Paul P. Mealing

Check out my book, ELVENE. Available as e-book and as paperback (print on demand, POD). 2 Reviews: here. Also this promotional Q&A on-line.

Sunday, 13 July 2014

The Physics of Motorcycling

Since I wrote a post on the Physics of Driving (March 2014), it seems only logical and fair to write one on the physics of motorcycle riding. The physics is more complex and counter-intuitive, but it’s also more intriguing.

In both cases the driving force (excuse the pun) is gyroscopic dynamics, though, in the case of a motorcycle, it’s both more central and more controlling. I can still remember the first time I went round a decent corner (as opposed to a street intersection) on a motorcycle and felt the inherent weightlessness it generates. This is the appeal of riding a bike and what separates the experience viscerally from driving a car.

As I’ve already explained in my previous post on driving, it’s the muscle strain on our necks that tells us how hard we are cornering, whether we are in a car or on a bike, though the effect is reversed from one to the other. In the case of a car we lean our heads into the corner to balance the semi-circular canals in our ears, and our neck muscles subconsciously tell us what the lateral force is in a subjective sensory manner. In the case of a bike we lean our bodies and keep our heads upright - because we feel effectively weightless - but the strain on our neck muscles is exactly the same, even though it is reversed.

So that explains how it feels but it doesn’t explain how it all works. The physics is not easy to grasp, but the effect is relatively easy to explain, even if one doesn’t understand the dynamics behind it, so please persevere with me. There is a second law of angular momentum, which effectively says that if you apply a torque around an axis perpendicular to the rotating axis, you will get a rotation around the third axis, called precession. One usually draws diagrams at this stage to demonstrate this, but I can do better: I will give you an example that you may be able to perform at home.

A surveyor’s plumb bob works best to demonstrate this, but a bicycle wheel can work as well. Take a plumb bob with its string wrapped around it, hold it horizontally so the wound string is vertical, then let it go while holding the end of the string. As it falls the unwinding string makes the plumb bob spin about its horizontal axis, but when it gets to the end of the string, it doesn’t fall over.  It precesses, giving the impression of weightlessness. This YouTube video demonstrates what I’m talking about rather dramatically with a heavy flywheel, and its sequel demonstrates it even better, and explains the so-called weightless effect. And this video explains the physics concerning the 3 axes using an ordinary bicycle wheel on the end of a rope (which you may be able to do yourself) .

So what has all this physics got to do with riding a motorcycle? It’s what gets you around a corner – as simple as that – but the way it does it is completely counter-intuitive. To get the bike to lean over we apply a torque, via the handlebars, perpendicular to the rotational axis, only we apply it in the opposite direction to what we might think. Basically, if you push on the bar in the direction you want to turn, it will lean over in that direction. By ‘push’ I mean you push on the left bar to lean left and on the right bar to lean right. This is the counter-intuitive part, because we would think that if we pushed on the left bar the wheel would turn right. In fact, I’ve argued about this with people who ride motorbikes, but I know it’s true because, I not only understand the physics behind it, I put it into practice in over a decade of riding.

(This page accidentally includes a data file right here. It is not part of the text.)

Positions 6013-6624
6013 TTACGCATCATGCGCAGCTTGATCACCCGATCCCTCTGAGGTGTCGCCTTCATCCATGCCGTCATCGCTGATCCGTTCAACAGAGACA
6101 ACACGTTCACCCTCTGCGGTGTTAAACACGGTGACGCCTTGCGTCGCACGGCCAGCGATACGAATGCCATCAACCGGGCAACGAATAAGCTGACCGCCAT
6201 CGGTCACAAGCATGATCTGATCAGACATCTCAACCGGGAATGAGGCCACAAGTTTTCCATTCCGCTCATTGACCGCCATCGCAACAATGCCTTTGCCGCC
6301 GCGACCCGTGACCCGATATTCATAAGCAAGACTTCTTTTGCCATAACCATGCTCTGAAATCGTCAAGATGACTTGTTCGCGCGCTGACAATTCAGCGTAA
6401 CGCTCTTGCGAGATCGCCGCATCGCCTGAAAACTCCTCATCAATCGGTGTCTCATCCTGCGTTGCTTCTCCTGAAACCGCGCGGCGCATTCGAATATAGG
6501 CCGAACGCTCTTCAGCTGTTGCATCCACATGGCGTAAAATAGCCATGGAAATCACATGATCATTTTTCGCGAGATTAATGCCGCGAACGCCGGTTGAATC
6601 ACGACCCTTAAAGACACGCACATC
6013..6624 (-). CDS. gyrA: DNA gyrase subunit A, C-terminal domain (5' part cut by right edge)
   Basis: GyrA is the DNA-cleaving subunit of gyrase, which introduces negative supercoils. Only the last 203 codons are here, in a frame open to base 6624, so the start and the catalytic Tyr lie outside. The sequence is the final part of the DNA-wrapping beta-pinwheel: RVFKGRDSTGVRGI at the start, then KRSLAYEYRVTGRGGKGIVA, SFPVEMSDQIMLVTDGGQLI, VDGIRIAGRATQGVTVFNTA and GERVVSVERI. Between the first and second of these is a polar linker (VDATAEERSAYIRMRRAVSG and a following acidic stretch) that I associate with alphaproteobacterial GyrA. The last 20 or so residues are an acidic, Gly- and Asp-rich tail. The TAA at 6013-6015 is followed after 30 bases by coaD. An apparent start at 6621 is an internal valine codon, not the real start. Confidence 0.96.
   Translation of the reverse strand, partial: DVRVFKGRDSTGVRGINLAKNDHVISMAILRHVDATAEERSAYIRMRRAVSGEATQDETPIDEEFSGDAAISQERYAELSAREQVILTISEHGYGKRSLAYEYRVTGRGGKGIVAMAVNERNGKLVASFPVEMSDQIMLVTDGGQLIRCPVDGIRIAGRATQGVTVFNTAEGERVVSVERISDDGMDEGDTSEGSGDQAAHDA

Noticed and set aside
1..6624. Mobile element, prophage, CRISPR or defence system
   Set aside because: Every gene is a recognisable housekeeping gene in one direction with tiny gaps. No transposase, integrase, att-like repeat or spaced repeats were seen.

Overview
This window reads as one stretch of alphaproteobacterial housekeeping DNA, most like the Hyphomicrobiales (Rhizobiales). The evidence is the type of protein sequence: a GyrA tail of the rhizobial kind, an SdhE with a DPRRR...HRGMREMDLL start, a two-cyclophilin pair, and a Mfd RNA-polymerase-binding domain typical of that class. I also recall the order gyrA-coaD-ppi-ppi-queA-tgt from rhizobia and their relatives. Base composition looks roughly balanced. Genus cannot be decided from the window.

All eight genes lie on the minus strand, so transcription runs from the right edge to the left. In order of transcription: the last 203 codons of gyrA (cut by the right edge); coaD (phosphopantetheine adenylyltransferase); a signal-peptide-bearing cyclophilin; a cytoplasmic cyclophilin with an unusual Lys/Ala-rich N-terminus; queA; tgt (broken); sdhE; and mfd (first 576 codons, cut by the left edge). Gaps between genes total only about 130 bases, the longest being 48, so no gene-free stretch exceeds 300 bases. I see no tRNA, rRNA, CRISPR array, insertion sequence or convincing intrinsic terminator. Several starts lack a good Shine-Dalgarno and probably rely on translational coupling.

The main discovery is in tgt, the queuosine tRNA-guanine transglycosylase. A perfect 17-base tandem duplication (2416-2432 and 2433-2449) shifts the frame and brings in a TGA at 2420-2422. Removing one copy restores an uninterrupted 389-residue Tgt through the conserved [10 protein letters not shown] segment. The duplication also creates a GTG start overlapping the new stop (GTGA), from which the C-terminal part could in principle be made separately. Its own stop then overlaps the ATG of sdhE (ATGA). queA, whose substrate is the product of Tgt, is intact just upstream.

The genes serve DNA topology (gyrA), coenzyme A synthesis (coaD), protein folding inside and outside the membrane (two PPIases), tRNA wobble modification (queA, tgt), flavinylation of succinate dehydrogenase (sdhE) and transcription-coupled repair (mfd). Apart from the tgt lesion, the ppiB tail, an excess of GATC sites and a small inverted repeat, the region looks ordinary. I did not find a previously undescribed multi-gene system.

Now, when the bike leans over, it behaves exactly the same as the fly-wheel in the videos, and, under the force of gravity, the bike precesses around the corner, generating a feeling of weightlessness at the same time.

So that’s the core of the physics of riding a motorcycle but there’s more. In a car you can swerve and brake at the same time, as any advanced driving course will teach you. But on a bike you can do one or the other but not both. If you brake in a corner, the bike will ‘stand up’ and there is nothing you can do about it. This is different to simply closing the throttle, when the bike will tighten its line (turn tighter). Now, why this quirk of physics may seem catastrophic, it’s what allows you to brake in a corner at all. You see the bike will still follow the same curved trajectory while it’s slowing down, and it does it without any intervention from you except for the application of brakes.

The other laws of physics I explained in my last post, regarding the inverse law of speed versus rate-of-change of direction, and the braking distance following the speed squared law still apply. In other words, it takes twice as long to change direction at double the speed, and it takes 4 times the distance to brake at double the speed.

No comments: